At the seminar, Andreas Deja will be talking about Disney’s Nine Old Men and PES will offer a masterclass on his approach to directing stop-motion animation. They’ve also wrangled me into being part of the program, and while I don’t exactly qualify as a master in anything (unless you ask my mom, in which case I’m a master in everything), I’ll be doing a lecture about the works of Fifties design masters like Bobe Cannon, Ward Kimball, Tom Oreb, Ed Benedict and John Hubley. Even more exciting, I’ll be interviewing Gene Deitch, an honest-to-goodness animation legend, live on-stage.
I’m going to pick Gene’s brain about everything he’s done, from creating the classic TV series Tom Terrific…
…to making mind-bendingly trippy political allegories like The Giants…
…and who knows, maybe we’ll even talk about these:
In other words, this Friday will be damn awesome if you’re in Norway! There are also plenty of other fine screenings and presentations planned throughout the week. See you in Fredrikstad!
Meeting panel: The Internet for Animators
The membership meeting panel "The Internet for Animators" on September 30 was zesty and informative.
Moderator Mark Farquhar hosted a free-wheeling discussion on how animators can use technology and the internet and thrive on it. The panelists were Rick DeMott, Kevin Freeman, Kevin Geiger, and Charles Zembillas ...
Farquhar, a veteran c.g. animator at various studios and now a prof at Cal State Northridge described how the internet as opened doors for independent animators.
There are more and more distribution channels for content, and its increasingly more easy to create content. Technology is more accessible. Chinese artists are now producing 3-minute shorts on-line that have captured a worldwide audience.
Kevin Freeman, proprietor of animationrigs.com and a veteran rigger and animator, talked about how the web has made it possible for him to work with aspiring riggers and provide them with the tools they need to learn and pursue the craft:
... "I began talking to my co-workers and friends about how they would like to contribute and ultimately decided to open the site for industry professionals to contribute anything they would like: how tos, interviews, work flows, tips and tricks, and more on the topic of character rigging" ...
Rick Demott, editor of Animation World Network, described AWN's newer animation website AWNTV.com and how it worked:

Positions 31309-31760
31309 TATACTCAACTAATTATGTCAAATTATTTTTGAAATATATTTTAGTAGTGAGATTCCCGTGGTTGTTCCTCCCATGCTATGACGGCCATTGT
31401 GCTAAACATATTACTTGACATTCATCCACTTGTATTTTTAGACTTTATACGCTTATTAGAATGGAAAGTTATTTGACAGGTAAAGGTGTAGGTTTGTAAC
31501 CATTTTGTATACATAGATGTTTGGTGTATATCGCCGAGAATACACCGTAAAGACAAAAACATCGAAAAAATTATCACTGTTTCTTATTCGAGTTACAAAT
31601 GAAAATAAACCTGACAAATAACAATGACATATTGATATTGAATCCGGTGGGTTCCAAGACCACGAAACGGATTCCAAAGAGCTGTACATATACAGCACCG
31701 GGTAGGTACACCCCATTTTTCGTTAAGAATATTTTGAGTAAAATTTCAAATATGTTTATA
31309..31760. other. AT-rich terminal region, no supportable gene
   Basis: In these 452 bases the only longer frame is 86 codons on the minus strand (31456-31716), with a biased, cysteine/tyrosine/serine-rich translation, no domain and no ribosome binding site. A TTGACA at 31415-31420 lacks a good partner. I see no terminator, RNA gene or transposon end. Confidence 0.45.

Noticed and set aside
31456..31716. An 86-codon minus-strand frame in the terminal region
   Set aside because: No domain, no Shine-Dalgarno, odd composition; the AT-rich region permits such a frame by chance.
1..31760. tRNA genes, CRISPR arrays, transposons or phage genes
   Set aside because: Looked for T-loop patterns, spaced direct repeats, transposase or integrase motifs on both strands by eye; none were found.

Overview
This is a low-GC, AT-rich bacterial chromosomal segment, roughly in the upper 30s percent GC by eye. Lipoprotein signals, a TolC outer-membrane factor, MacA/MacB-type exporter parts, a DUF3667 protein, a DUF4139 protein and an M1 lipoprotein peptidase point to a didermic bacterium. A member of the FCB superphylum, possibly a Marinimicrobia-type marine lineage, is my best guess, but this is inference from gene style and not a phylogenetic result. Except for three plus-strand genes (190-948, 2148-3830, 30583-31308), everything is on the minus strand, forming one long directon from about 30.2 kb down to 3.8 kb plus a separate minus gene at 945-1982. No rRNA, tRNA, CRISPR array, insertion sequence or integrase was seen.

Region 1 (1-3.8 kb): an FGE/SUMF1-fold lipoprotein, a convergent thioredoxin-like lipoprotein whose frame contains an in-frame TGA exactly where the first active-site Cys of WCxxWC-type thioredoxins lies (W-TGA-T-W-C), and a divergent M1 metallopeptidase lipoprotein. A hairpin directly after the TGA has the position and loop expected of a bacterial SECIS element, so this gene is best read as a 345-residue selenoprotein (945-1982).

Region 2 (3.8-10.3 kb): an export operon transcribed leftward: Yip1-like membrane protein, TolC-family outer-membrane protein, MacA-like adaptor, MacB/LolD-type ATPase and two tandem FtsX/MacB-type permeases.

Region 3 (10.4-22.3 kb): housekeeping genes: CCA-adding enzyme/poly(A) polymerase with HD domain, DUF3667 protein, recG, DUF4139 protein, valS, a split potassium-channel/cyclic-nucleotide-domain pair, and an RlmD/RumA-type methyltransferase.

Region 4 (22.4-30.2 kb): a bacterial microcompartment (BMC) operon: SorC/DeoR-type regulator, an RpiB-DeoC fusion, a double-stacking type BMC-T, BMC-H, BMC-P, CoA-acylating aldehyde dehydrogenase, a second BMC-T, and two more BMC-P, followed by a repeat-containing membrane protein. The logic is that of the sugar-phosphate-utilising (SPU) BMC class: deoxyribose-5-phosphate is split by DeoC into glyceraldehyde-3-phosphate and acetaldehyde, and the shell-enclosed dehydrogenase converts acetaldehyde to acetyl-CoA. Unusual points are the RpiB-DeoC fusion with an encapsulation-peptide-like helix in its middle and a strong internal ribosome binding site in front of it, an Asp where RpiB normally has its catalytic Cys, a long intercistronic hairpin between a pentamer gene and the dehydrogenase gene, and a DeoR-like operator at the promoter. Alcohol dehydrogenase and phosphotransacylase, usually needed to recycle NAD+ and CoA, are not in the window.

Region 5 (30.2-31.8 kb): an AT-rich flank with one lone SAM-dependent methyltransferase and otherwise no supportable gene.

"We're distributing original content, providing an opportunity for artists to have a platform for their shorts. As for financing the site, pre-roll ads rather than banner ads provide more revenue to the site.
The internet launches people [and their creations] in different ways. There's guerrilla marketing, there's viral growth. AWN takes animation submissions from around the word. Fifty percent of our traffic is in north America ... "
Charles Zembillas, animation artist, teacher and the founder of AnimationNation.com, was delighted with the way the internet is shaking out:
"I started Animation Nation as an issue-oriented website. I think it's important to prepare students to be warriors. They can write a web log, and build a community. I had a lot of material in my files about aspects of animation, and I learned Photoshop and created a book, then created a website to promote it, and I'm now selling enough copies to recover the costs to publish it.
I don't think studios will disappear because of artists doing original content on the internet, but they'll evolve.
Kevin Geiger, a longtime c.g. supervisor who now runs his own consulting firm and will shortly be relocating to China to work on an animated feature, had this to say about the continually morphing internet:
"There's a lot of discussion now about artists' images being stolen on the internet, but Internet Opportunities puts a copyright bug on its images. You can also insert copyright data into data and jpeg image..
... There's going to be a huge market for content on the web. There's 1.5 billion cell phone owners in the world. Apple charges 99 cents for anything. For mobisodes, creators will get around 12 cents out of each 99 cents. Mobisodes could generate artists $100,000 per year. Lots of content will be distributed for free, with revenue generated by ads.
And the internet has made video conferencing very cheap. When I started at Disney, we had to go into the big conference room and conference on the big screen with lots of equipment. Now with Skype, you can now conference anywhere in the world for very little money. You can conference and work from West Los Angeles, Shanghai, the location really doesn't matter.
Members were encouraged to get started by signing up with a free bloging service (blogspot.com, AWN.com, etc) and start sharing your work and opinions.
Here is a list of the various sites that were mentioned during the discussion:
afterworld (online computer animated series)
aniboom.com (software website with free animation clips)
animationcoop.org (currently on hiatus)
Animationmentor.com (online animation instruction)